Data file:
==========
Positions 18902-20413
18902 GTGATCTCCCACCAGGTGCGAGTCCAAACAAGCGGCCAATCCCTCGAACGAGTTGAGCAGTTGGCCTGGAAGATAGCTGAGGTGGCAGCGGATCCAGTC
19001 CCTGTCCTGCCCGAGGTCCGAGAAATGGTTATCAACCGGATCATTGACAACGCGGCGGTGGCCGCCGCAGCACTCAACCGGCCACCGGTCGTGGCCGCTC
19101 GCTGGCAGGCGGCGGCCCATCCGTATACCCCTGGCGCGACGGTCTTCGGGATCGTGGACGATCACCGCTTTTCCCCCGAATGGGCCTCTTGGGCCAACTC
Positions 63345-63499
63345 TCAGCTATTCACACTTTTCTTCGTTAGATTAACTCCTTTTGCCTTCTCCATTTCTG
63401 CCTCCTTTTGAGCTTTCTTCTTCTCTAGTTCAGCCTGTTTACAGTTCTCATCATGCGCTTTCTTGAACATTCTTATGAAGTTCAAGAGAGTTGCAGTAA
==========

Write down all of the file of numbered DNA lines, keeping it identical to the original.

Positions 18902-20413
18902 GTGATCTCCCACCAGGTGCGAGTCCAAACAAGCGGCCAATCCCTCGAACGAGTTGAGCAGTTGGCCTGGAAGATAGCTGAGGTGGCAGCGGATCCAGTC
19001 CCTGTCCTGCCCGAGGTCCGAGAAATGGTTATCAACCGGATCATTGACAACGCGGCGGTGGCCGCCGCAGCACTCAACCGGCCACCGGTCGTGGCCGCTC
19101 GCTGGCAGGCGGCGGCCCATCCGTATACCCCTGGCGCGACGGTCTTCGGGATCGTGGACGATCACCGCTTTTCCCCCGAATGGGCCTCTTGGGCCAACTC
Positions 63345-63499
63345 TCAGCTATTCACACTTTTCTTCGTTAGATTAACTCCTTTTGCCTTCTCCATTTCTG
63401 CCTCCTTTTGAGCTTTCTTCTTCTCTAGTTCAGCCTGTTTACAGTTCTCATCATGCGCTTTCTTGAACATTCTTATGAAGTTCAAGAGAGTTGCAGTAA